Movie review: 'Christmas Candle' an uplifting tale
November 21, 2013 7:59 PM
Hans Matheson and Samantha Barks star in "Christmas Candle."
By Barbara Vancheri / Pittsburgh Post-Gazette
"The Christmas Candle" is as quaint and old-fashioned as its 1890 English village backdrop.
It proves a faith-based family film can look as good as anything else in the multiplex and that singer Susan Boyle is not quite ready for prime time when it comes to acting.
Based on Max Lucado's novel, the movie is set in the countryside in Gladbury where the villagers believe that every 25 years an angel visits the local candlemaker and touches a single candle. Whoever lights that candle receives a miracle on Christmas Eve.
Starring: Hans Matheson, Samantha Barks, Susan Boyle and Lesley Manville.
Rating: PG for mild thematic elements.
Newcomer and vicar David Richmond (Hans Matheson) denounces the lore as a fairy tale. He tries to bring light to the villagers both literally and figuratively by wiring the church for electricity and asking parishioners, "Does your neighbor need a miracle this Christmas. Why not be that miracle?"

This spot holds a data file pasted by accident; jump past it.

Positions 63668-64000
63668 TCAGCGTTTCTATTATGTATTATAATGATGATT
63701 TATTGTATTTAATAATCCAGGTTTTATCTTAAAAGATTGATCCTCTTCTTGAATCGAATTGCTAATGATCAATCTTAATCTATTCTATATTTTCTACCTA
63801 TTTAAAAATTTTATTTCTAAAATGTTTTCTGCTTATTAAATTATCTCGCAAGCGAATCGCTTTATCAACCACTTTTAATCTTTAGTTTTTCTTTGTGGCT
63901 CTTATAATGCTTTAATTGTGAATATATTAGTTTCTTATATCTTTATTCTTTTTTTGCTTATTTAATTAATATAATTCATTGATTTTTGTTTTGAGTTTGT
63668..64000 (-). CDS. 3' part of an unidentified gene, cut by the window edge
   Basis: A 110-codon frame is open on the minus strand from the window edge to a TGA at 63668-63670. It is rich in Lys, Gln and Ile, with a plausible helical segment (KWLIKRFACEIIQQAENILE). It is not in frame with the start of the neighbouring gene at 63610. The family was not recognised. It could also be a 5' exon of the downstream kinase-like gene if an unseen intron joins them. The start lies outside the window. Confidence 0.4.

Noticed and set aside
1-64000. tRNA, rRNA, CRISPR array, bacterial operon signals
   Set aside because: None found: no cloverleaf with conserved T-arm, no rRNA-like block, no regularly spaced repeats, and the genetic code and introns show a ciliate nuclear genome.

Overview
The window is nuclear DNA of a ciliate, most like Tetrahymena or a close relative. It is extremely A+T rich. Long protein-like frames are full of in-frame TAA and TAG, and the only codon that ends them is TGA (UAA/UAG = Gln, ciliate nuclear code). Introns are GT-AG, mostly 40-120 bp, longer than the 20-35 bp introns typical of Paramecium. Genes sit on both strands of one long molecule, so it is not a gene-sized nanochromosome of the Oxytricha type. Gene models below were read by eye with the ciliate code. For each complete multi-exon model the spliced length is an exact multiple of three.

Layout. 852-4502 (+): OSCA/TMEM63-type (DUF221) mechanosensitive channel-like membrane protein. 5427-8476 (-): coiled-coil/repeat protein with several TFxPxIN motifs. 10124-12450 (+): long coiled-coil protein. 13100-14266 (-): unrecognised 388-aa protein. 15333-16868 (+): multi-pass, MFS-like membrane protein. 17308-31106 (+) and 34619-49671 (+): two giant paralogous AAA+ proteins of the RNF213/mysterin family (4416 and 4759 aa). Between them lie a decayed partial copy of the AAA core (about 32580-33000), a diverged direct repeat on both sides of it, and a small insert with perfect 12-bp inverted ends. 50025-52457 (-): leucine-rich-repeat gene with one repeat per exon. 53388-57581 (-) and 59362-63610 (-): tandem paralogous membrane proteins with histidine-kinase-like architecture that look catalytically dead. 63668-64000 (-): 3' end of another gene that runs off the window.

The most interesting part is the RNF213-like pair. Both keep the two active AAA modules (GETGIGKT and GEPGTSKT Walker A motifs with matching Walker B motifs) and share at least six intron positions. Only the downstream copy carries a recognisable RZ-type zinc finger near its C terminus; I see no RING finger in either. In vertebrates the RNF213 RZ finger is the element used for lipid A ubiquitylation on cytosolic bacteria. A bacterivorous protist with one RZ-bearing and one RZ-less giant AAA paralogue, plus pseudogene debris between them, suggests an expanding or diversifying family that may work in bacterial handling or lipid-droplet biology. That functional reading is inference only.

But belief in the candle burns brightly as lives are transformed and faith tested and awakened or reawakened in this story also starring Samantha Barks (Eponine in "Les Miserables") as a skeptic who plans to move to London, John Hannah as her ailing father, Lesley Manville and Sylvester McCoy as the candlemakers, and James Cosmo as the church warden and Ms. Boyle as his wife.
"Christmas Candle," filmed in the United Kingdom and Isle of Man, boasts high production values and an uplifting message about lending a helping hand and keeping hope, belief and the possibility of miracles alive. It makes a few attempts at humor and allows Ms. Boyle to sing briefly. She is far better, as a fledgling actress, in later scenes requiring her to be dour than earlier, giggly ones.
A special effect toward the end isn't as well executed as the rest of the film, and no matter how good it looks, it still feels like an expensive, high-profile TV movie. To its credit, though, it manages to deliver a happy ending for one family without turning a prickly character into a prodigal son and it is truly about Christmas, down to the lighting of Advent candles in addition to the single magical one.
Opens today at AMC-Loews at the Waterfront and Cinemark at Pittsburgh Mills in Frazer near Tarentum.
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